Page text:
Michael Govier – @mjgovier
The comparison of the TE position to relief pitchers in fantasy baseball has become more frequent in recent years. Based on my experience with both football and baseball, I find that many people treat these two similarly in terms of their roster construction approach. In baseball, there are people who believe drafting elite closer Josh Hader early saves them a lot of headaches later when it comes to chasing saves or having to punt them altogether. Same goes for tight ends in fantasy football. I have listened to people tell me that they must draft Travis Kelce or Mark Andrews in round 2 or 3. If not they think they will be singing the blues on the waiver wire as they scrounge for scraps all season long.
Top TE Value
Those scraps, however, may be diamonds in the rough. This season I see at least 5 tight ends who could finish as the number one player at the position in 2022. All 5 are outside my top 4 of Andrews/Kelce/Kittle/Waller and could be had anywhere from round 7 to round 12! The best value of them all is Albert Okwuegbunam. One move made off the field drastically improved Okwuegbunam’s value for 2022: the trade that brought Russell Wilson to the Broncos and sent starting TE Noah Fant away to Seattle. Even with a weak passing game in 2021 Okwuegbunam tied for the third-best target rate per route run (23%). His 169 ADP in PPR leagues so far is a golden opportunity that you should not pass up!
Meng Song – @FFA_Meng
As with wide receivers, there are only a few elite tight ends slated to see 25 percent or more of their team’s target share and then a bevy of usable options behind the top tiers without elite ceilings. The two paths to fantasy production for tight ends are target volume and touchdowns. Tight ends on bad teams shouldn’t be avoided if the defense is likely to force the offense into potential shootouts. Don’t be scared to draft touchdown-dependent tight ends either. Even with inconsistent production from week to week, the first step to fantasy success is accepting that tight end production is inherently inconsistent, so it’s worth drafting tight ends with high ceilings due to touchdowns even if they have some down weeks.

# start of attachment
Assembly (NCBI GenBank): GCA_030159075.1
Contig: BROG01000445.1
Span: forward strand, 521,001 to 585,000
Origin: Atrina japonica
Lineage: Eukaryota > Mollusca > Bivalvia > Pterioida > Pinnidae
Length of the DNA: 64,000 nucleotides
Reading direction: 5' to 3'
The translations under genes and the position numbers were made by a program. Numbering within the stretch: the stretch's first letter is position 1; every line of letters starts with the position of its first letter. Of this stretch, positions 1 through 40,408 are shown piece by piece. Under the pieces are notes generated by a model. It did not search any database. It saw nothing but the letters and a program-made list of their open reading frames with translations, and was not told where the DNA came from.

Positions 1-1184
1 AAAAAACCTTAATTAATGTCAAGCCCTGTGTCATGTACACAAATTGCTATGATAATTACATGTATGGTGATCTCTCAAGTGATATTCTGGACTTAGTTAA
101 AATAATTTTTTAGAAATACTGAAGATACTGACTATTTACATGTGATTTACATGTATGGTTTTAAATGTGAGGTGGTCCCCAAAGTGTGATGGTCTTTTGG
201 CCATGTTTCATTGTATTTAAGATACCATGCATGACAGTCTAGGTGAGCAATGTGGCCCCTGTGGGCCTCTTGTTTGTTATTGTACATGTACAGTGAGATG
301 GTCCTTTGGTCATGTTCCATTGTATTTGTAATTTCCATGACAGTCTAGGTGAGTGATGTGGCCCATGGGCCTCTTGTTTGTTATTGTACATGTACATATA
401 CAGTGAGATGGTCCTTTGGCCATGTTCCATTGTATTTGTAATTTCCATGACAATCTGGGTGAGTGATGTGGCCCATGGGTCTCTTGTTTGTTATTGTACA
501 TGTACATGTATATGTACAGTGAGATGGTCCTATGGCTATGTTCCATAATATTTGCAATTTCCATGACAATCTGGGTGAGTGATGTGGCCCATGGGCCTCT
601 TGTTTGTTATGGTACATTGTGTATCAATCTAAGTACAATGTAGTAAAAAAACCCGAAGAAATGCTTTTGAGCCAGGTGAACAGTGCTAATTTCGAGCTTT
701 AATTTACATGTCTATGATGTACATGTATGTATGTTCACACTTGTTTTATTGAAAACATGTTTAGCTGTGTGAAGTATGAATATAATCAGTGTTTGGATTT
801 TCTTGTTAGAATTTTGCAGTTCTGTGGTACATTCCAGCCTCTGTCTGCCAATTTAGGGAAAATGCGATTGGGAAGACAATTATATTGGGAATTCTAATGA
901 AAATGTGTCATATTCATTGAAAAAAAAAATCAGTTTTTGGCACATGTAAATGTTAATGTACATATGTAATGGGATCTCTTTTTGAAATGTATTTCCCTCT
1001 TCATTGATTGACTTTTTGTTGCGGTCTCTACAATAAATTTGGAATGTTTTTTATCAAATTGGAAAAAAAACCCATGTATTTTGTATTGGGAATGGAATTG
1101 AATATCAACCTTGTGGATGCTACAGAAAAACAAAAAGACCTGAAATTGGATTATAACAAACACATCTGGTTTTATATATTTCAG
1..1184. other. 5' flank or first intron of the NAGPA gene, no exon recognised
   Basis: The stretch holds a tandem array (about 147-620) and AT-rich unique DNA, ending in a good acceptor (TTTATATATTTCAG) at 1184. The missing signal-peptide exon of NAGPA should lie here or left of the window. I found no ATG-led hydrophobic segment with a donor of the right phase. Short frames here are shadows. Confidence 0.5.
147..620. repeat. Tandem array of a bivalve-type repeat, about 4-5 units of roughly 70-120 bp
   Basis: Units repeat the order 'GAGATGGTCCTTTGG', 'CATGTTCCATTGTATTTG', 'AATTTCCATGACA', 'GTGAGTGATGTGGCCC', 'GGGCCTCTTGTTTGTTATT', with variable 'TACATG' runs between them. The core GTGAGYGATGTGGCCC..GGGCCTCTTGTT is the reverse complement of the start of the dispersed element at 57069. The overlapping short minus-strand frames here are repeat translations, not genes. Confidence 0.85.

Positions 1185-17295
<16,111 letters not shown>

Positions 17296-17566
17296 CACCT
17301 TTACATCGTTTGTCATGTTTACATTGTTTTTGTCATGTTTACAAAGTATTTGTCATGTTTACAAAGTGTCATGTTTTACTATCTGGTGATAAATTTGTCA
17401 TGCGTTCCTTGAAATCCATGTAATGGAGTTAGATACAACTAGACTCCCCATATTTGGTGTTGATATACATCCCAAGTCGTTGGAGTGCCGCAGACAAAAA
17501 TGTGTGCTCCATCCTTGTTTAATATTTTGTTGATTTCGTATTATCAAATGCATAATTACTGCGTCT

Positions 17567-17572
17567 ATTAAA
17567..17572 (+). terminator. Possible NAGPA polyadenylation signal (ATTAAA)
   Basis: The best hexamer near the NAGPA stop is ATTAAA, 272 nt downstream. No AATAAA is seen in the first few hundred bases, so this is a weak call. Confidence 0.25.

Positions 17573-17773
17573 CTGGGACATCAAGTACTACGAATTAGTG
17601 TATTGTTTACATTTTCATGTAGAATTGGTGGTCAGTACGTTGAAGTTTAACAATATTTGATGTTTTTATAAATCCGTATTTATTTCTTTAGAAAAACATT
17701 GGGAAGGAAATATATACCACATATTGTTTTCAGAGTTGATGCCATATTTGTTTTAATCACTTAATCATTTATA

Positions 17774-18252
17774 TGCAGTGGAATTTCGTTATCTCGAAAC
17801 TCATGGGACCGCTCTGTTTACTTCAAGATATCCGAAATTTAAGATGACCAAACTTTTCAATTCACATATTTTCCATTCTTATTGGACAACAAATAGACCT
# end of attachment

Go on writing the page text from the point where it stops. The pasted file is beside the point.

Top TE Value
A couple of late-round tight end options who could see high target volume are Cole Kmet and Evan Engram. Both are on teams with poor defenses, which should increase the rate at which their offenses will need to pass. Their teams also lack talent at the wide receiver position, so there’s greater opportunity for Kmet and Engram to carve out larger target shares and see volume. If going the touchdown route, Robert Tonyan is a great value at ADP. With Davante Adams now in Las Vegas, Tonyan could become a primary red-zone target for Aaron Rodgers, as he has been in the past when Adams has missed time. And finally, it could be worth drafting Rob Gronkowski in the last round, as his retirement could be as brief as Tom Brady’s was.
Ryan Cobbett – @ryancobbsj22
This is one position I never stress when it comes to drafting. Though Kittle, Kelce, and Andrews have put up great numbers, I always target the next tier as I feel there is better value. Reaching on a TE is a big no-no. Stacking a TE with his QB can bump up the value if it falls that way, but this position has a significantly less impact than that of the RB and WR you can get in rounds 4-6.
Top TE Value
This year there is one TE in particular that I have been eyeing in the later rounds and that is Robert Tonyan. With Allen Lazard slated as WR1, Tonyan may become the favorite target for Rodgers this season. Regardless of limited options in the passing game, Tonyan should see an uptick in production.
Top 30 Consensus Tight End Rankings for 2022 Fantasy Football